I had Cassandra Clark’s books downloaded because initially I mixed her up with Cassandra Clare. I identified my mistake but then looked into the matter and found that Cassandra Clark writes intelligent medieval murder mysteries! Jackpot! I think I actually cheered when I discovered this. Her protagonist is a nun named Hildegard and the stories are set during the reign of Richard II, the boy king, son of the Black Prince, nephew of John of Gaunt. This is a period I’m not very familiar with so I’m happy to have some fun fiction to bring this era to life. Prepare for nerdiness: I find it’s easy to follow the monarchy from William the Conqueror through to Edward I (Longshanks) but then it gets a bit confused (because Sharon Kay Penman’s books stop around there and I have to depend on non-fiction to fill in gaps). Edward II’s wife essentially pulled off a coup with Roger Mortimer and they did away with Edward II, but her son, Edward III (not the offspring of William Wallace, I’m sad to say because that would be awesome) took the throne when he achieved his majority (and executed Mortimer). His son Edward was the Black Prince who died before his father. Richard II was overthrown by his cousin and son of John of Gaunt, Henry Bolingbroke, who became Henry IV. Then Henry V (Agincourt). His son, Henry VI, was a weak king. Because of this and because he had such a strong French wife whom everybody hated (Margaret of Anjou), his cousin Richard of York started going after the throne, thus beginning the Wars of the Roses (Philippa Gregory’s books start here and go right through the Tudors; Sharon Kay Penman has a book about the Wars of the Roses also). That little exposition is not necessary in a quick review of Clark’s books but I just wanted to see if I could do it. One of those bursts of nerdiness that are hard to control. I’m interested in seeing how Clark deals with the downfall of Richard II, so I’m hoping for more Hildegard stories. I’ve read Hangman Blind, The Red Velvet Turnshoe, The Law of Angels, and Parliament of Spies. Enjoyed them all, especially Parliament of Spies and if you read it you’ll know why. Yow! But read them in order first!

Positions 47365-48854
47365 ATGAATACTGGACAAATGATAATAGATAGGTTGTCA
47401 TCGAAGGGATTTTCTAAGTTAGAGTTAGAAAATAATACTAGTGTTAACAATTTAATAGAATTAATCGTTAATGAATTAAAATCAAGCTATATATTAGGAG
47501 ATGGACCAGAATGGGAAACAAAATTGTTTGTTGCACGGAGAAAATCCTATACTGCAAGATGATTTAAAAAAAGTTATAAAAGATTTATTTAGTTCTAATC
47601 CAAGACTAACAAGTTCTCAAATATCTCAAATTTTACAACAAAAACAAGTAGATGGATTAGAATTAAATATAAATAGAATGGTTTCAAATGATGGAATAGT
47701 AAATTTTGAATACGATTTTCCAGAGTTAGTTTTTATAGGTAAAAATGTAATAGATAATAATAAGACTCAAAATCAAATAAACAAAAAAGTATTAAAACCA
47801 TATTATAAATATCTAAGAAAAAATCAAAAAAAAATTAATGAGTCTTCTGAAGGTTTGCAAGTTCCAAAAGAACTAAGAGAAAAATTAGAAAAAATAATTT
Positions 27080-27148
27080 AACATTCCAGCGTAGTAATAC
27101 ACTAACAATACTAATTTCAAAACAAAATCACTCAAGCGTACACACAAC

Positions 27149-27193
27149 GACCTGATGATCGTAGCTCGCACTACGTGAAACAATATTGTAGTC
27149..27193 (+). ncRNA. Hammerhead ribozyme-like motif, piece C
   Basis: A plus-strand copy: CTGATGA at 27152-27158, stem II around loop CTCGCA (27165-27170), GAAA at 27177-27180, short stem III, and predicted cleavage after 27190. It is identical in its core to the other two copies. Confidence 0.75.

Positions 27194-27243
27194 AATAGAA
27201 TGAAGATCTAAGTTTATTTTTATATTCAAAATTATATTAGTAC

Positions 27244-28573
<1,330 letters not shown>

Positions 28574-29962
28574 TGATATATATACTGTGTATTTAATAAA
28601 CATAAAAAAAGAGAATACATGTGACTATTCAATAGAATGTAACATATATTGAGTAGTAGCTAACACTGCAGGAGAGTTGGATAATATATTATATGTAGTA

In the spring I’d picked up a prominently displayed book by Daniel Silva in the library (thank you library people!) and it was GRIPPING. Whenever a good espionage writer comes along he’s compared to John LeCarré; in my opinion Daniel Silva is even better. I’ve downloaded his Gabriel Allon series (The Kill Artist, The English Assassin, The Confessor, A Death in Vienna, and it goes on) and am galloping through it. Gabriel Allon is an Israeli assassin who daylights as an art restorer. He’s also good-looking, speaks a zillion languages, totally cool. Yet he’s not cheesy. He’s an assassin with a conscience; he was part of the team who avenged the Munich massacre of Israeli athletes. (I’m interested in comparing the characters in the movie Munich to Daniel Silva’s books to see if they correspond.) So far, he’s been part of teams that have blown open Swiss banking collaboration during the war and the major art thefts that happened under the Third Reich and also a team that investigated a threat to a Pope who wants to open the Vatican’s Secret Archives to expose the Church’s role in the Holocaust. Whoa. Interesting and well-researched, and intensely gripping. Just enough description so you can get a good picture in your mind, and enough character development that you have emotional connection to the various players. If you like Ken Follett, John LeCarré and similar you’ll love Silva.